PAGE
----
“If you hear a voice within you say ‘you cannot paint,’ then by all means paint, and that voice will be silenced.” ~ Vincent Van Gogh
Have you heard of “CS + X?” It refers to the intersection of computer science with another area of interest, such as art. Savitha’s journey captures this intersection! Read her feature to learn what transformed a little girl’s dreams of being a doctor (who has the power to give give lollipops and stickers to kids) to someone who says “CS reshaped my dreams.”
Savitha is an advocate for CS, inspirational speaker, and an accomplished and award-winning young woman:
- Intel International Science & Engineering Fair Finalist (2018 & 2017); this year at ISEF, I placed 2nd in the Robotics and Intelligent Machines Category
- Stanford University: She++ #include Fellow (2018, one of 30 fellows selected nationally). Collaborated with other women to tackle diversity in tech challenges.
- Massachusetts Institute of Technology (M.I.T.) THINK Scholars semi-finalist (2018, one of 13/175+ applicants).
- 2018 TedxInterlakeHighSchool Speaker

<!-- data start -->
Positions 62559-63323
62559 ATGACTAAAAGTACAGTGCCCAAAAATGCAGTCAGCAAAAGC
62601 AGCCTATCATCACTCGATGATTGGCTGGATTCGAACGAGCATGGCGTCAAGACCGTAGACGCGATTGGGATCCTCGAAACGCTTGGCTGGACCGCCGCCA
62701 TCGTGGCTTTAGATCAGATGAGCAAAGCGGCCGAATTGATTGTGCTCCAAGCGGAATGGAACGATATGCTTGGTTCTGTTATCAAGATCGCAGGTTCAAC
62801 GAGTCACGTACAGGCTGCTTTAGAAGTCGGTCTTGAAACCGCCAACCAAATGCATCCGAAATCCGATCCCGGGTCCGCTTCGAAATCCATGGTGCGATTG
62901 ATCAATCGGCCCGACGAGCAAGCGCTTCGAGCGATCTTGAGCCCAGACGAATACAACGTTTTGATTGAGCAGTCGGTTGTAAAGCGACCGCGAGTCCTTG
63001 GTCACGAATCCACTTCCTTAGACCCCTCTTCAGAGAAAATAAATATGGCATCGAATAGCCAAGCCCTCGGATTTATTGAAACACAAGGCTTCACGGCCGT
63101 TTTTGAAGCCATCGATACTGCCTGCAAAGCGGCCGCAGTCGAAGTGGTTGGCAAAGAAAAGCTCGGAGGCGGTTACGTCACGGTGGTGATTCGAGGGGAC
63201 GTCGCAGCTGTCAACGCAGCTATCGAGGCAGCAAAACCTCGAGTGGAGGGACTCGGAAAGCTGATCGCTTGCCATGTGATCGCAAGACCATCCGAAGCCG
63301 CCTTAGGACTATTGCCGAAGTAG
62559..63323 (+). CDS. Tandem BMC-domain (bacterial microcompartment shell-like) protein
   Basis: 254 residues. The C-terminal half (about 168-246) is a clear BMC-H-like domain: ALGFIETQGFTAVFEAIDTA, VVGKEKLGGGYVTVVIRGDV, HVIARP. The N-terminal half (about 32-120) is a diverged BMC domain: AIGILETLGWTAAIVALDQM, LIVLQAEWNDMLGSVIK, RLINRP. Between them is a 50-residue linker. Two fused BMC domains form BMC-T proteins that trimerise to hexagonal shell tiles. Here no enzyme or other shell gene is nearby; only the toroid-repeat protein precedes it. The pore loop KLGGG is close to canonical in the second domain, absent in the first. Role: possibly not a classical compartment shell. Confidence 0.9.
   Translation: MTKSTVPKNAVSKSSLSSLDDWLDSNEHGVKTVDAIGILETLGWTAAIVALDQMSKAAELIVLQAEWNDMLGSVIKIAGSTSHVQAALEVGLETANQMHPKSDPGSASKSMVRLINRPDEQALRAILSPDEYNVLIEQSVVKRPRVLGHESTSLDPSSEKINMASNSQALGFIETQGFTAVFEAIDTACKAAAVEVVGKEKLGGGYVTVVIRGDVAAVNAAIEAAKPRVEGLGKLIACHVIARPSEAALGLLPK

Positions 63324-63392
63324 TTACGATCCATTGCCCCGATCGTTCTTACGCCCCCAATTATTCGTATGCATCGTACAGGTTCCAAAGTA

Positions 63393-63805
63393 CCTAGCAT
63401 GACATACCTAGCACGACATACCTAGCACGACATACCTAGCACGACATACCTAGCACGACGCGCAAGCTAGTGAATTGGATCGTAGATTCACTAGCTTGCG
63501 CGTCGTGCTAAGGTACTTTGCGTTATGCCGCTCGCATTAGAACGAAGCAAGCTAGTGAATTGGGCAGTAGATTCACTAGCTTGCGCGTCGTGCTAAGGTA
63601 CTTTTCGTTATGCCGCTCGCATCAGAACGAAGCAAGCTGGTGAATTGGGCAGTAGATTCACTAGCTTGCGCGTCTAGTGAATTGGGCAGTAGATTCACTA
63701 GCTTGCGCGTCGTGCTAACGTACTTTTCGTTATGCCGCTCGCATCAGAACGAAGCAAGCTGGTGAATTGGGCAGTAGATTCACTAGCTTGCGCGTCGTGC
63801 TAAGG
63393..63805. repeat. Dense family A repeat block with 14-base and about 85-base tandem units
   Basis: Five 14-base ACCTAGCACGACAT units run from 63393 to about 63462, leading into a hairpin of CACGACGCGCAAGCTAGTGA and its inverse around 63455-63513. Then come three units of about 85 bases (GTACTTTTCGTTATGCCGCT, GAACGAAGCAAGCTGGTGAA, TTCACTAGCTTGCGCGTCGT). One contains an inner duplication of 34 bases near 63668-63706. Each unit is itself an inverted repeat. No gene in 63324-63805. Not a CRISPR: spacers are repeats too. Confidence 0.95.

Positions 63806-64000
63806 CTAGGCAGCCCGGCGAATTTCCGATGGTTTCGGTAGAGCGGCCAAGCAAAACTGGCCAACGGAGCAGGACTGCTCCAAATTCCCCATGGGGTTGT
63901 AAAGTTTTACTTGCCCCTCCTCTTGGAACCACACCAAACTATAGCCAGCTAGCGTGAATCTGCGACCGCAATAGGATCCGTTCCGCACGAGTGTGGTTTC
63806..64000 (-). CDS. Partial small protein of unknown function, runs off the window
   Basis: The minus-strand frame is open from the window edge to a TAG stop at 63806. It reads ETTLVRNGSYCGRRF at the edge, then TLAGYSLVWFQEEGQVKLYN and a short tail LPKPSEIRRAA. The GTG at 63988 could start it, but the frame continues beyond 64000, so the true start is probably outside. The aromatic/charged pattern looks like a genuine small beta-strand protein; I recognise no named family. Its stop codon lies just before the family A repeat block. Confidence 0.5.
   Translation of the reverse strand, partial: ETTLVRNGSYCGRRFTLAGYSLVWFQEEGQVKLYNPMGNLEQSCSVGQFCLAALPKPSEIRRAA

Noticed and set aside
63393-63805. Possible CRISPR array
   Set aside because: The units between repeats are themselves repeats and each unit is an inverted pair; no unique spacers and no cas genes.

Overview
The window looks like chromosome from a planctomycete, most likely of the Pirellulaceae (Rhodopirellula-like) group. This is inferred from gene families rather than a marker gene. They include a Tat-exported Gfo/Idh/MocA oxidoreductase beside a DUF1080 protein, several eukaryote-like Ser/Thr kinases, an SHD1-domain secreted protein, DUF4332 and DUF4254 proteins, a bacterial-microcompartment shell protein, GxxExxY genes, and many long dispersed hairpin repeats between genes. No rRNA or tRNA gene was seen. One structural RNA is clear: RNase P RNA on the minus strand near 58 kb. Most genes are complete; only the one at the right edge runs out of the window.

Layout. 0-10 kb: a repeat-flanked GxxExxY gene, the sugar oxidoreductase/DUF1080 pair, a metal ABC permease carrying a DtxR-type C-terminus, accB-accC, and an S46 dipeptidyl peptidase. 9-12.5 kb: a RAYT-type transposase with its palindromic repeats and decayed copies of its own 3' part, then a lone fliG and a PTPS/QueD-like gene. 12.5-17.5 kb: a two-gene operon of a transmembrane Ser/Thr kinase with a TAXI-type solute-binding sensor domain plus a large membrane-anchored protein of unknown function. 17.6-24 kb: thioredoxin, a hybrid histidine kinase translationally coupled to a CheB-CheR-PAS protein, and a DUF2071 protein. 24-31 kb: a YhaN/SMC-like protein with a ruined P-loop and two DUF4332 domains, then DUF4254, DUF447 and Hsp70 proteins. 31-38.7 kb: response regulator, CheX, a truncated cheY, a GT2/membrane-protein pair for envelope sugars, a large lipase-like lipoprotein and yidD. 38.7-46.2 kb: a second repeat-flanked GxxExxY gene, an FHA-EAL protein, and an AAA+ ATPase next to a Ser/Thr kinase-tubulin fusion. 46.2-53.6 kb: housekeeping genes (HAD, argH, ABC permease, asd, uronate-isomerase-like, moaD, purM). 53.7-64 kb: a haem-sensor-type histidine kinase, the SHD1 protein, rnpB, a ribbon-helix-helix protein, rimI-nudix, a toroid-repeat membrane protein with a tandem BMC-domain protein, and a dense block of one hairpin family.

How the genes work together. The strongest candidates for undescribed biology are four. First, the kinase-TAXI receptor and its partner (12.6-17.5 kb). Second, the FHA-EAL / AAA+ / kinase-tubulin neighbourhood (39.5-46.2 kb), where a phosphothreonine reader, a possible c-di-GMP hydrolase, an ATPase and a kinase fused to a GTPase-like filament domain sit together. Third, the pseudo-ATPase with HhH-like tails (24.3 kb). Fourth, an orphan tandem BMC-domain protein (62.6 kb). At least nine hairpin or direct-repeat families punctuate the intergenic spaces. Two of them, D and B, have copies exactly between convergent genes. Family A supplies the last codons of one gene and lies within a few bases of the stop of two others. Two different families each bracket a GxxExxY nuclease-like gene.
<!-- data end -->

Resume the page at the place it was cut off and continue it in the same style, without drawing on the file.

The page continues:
Tell us about yourself along with a fun fact!
Hi! I’m Savitha, a coffee-lover from the home of Starbucks, who loves watching the gentle pitter-patter of rain on Lake Washington. As a classical Indian dancer, violinist, and computer scientist, I love creating. Over time, I’ve found that Art and Computer Science (CS) share a lot; they are both powerful mediums through which I can create anything – from dance choreography on Van Gogh to machine learning algorithms to detect melanoma – and redefine the world. However, it wasn’t always this way. As a freshman in AP Computer Science and one of only a handful of girls in a class of 30, I remember feeling daunted—and wondering why I hadn’t joined the ceramics elective class that all my friends had opted for. I stopped regretting my decision very soon when I wrote a program to draw a rose, using polar coordinates and Java’s graphics packages. I realized that just as with art, I could create anything with code. That’s what made me love CS. My experience also got me wondering: How could I get more people, who, like me, considered themselves “artsy” but not necessarily “tech-ie,” interested in technology and to realize its potential for diverse applications?
This inspired me to found “She Codes Art” (www.shecodesart.weebly.com), a non-profit which teaches CS fundamentals through art-related activities to girls and other underrepresented minorities